Today’s performance at Vicarage Road was yet another dull display from David Moyes’ Sunderland, and it has them looking in one direction.
In a game they surely needed to win they played with very little passion, direction or anything resembling a plan. The team selection, which once again saw the omission of Didier Ndong and the presence of the drastically out of form Fabio Borini, indicated that today was only ever going one way.
It was Jason Denayer who kept Ndong out of the side, this time, playing alongside Jack Rodwell & Darron Gibson. I can only imagine it was because Denayer had the required “Britishness” to play against a Watford team containing just two players from the UK. Unfortunately, the Britishness displayed by Denayer was through aimless lumped passes and an inability to take responsibility.
There was a flicker here and there from Sunderland, mainly during a bright opening 10 minutes, highlighted by four corners. One came after a storming Jack Rodwell run, which led to his shot being deflected over and an Adnan Januzaj cross evaded everyone, until being parried wide by Huerelho Gomes.
Watford were showing their ability to break quickly, however - Jordan Pickford was called into action twice in quick succession, first by Niang and then by Okaka. The best chance of the opening twenty would see Okaka involved again, when a cross from the right found him relatively unchallenged but he failed to hit the target.
The majority of the first half meandered along in the same fashion. Watford controlled the game but ultimately failed to test Pickford, as Kone & O’Shea blocked runs and cut out any potential through balls. It took a break from a Sunderland corner for Watford to really put the frighteners up the visitors, when Niang once again tried to catch Pickford out at the near post.
A poorly executed corner routine gave The Hornets the chance to use their pace to trouble Sunderland. A deflected Januzaj shot won the set piece but Gibson’s daisy cutting cross was easily cut out, and out came Watford. This was part of a late first half flurry, where both sides tried to land punches but little came of either sides swinging. The corner from Niang’s shot almost saw the ball bundled into the Sunderland net, followed by Lamine Kone firing a snapshot wide from the edge of the box.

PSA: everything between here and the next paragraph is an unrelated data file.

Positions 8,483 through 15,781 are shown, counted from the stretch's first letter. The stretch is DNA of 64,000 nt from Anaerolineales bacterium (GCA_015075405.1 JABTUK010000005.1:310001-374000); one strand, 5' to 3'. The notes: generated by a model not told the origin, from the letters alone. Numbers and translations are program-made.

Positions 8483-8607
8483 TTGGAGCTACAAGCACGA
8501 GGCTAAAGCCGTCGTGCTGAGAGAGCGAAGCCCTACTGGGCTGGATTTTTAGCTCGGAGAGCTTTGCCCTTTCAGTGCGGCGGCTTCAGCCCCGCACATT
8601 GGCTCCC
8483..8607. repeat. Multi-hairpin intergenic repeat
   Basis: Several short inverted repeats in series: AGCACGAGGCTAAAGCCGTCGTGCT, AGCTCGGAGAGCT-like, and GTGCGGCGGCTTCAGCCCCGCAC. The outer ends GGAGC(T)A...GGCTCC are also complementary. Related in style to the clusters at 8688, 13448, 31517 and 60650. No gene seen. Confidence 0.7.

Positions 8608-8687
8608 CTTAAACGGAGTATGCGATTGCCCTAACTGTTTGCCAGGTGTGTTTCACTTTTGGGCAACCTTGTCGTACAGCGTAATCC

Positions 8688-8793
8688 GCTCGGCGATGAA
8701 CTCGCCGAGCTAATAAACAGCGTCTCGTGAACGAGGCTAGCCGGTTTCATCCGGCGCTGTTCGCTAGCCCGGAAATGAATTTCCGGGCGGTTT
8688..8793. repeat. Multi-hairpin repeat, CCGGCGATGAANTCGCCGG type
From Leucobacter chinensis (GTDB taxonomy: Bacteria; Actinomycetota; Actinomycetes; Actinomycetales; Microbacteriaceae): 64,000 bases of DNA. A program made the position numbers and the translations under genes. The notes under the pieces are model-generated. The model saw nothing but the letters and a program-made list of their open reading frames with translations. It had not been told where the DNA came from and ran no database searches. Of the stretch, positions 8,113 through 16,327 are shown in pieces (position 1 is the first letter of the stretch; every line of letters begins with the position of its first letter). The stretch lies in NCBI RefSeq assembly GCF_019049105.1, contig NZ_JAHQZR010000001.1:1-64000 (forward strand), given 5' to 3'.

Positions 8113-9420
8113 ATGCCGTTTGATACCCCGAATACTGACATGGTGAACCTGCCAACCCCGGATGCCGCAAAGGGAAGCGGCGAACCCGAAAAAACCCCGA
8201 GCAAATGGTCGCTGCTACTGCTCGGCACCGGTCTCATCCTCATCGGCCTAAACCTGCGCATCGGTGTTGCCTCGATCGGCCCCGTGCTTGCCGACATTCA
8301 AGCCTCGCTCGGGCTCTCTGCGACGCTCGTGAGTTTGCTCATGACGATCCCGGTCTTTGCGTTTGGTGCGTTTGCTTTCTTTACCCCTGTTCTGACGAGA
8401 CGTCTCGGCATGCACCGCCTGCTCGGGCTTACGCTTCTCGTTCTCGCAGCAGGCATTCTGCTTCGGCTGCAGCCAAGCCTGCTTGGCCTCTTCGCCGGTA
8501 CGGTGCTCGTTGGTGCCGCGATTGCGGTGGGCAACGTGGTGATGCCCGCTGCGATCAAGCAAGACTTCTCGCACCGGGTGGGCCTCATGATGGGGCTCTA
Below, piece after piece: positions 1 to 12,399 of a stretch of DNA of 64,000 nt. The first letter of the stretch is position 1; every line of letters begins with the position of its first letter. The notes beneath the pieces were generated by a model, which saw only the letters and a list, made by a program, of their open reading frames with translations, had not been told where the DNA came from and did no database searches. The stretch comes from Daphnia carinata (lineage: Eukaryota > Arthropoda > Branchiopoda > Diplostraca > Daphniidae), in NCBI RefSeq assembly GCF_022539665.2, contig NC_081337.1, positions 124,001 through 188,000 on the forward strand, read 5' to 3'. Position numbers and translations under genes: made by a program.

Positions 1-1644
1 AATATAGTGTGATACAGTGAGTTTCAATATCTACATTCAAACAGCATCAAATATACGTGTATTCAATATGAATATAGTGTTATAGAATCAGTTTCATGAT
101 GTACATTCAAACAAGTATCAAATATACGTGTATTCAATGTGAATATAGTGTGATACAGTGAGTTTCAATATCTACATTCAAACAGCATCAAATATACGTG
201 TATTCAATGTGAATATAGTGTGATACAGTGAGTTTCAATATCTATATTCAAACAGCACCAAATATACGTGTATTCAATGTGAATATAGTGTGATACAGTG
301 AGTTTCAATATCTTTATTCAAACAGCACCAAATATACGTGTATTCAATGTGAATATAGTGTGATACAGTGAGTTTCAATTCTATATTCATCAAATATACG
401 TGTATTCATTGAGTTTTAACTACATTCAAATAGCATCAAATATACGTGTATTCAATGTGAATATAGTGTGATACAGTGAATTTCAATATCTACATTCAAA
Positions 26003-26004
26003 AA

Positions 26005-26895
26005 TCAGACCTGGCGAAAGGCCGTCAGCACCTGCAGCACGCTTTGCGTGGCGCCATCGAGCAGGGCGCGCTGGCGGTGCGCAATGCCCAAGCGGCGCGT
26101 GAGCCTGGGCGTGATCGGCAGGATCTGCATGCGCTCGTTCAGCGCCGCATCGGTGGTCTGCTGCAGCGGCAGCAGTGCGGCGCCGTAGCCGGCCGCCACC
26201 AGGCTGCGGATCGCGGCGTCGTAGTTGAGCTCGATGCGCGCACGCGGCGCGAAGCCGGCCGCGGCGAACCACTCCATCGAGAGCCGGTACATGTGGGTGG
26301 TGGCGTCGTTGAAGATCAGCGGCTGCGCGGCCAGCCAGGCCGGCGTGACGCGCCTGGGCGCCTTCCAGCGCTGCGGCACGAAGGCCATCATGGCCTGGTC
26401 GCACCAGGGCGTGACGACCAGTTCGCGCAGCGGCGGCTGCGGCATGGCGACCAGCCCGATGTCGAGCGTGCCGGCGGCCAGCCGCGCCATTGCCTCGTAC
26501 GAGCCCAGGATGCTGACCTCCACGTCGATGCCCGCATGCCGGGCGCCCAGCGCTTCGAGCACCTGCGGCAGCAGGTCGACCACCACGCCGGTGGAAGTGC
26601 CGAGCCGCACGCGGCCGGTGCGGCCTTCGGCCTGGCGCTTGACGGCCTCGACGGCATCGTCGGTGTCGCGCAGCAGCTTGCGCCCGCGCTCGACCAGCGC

In the second half Watford finally made their dominance count just before the hour mark. A corner was swung in from the left and once again Okaka had acres of space but, just like he did in the first half, he failed to hit the target. This time he struck the bar, via Borini, and the ball was headed back across to Britos at the back post, who nodded home.
This was David Moyes’ cue to make a change and Ndong replaced the laboured Gibson. Finally there was some dynamism in the midfield, as Ndong got Sunderland into dangerous areas and brilliantly set up Adnan Januzaj, who fired a weak shot into the arms of Gomes, when he should have done much better. Ndong did more to bring Sunderland forward in five minutes, than arguably any of his teammates did throughout the entire game.
Apart from Borini flashing a shot or two at Gomes and substitute Wahbi Khazri yelling at a linesman, that would be as good as it got for Sunderland. They huffed and puffed, as Watford sat deep to protect their lead but Gomes’ gloves were rarely warmed. The home side saw out the game, as Khazri drove a freekick straight into the wall.
It leaves David Moyes and his team in a position that is growing more and more perilous by the week. Unless he starts taking something resembling a risk, this team is going down without a fight. Seeing Lee Cattermole’s name among the substitutes may ignite some hope that a dose of leadership and enthusiasm can be thrust back into the team but even so, it looks like being too little too late.
With Sunderland seven points from the team in 18th position, it’s hard to look anywhere but down now.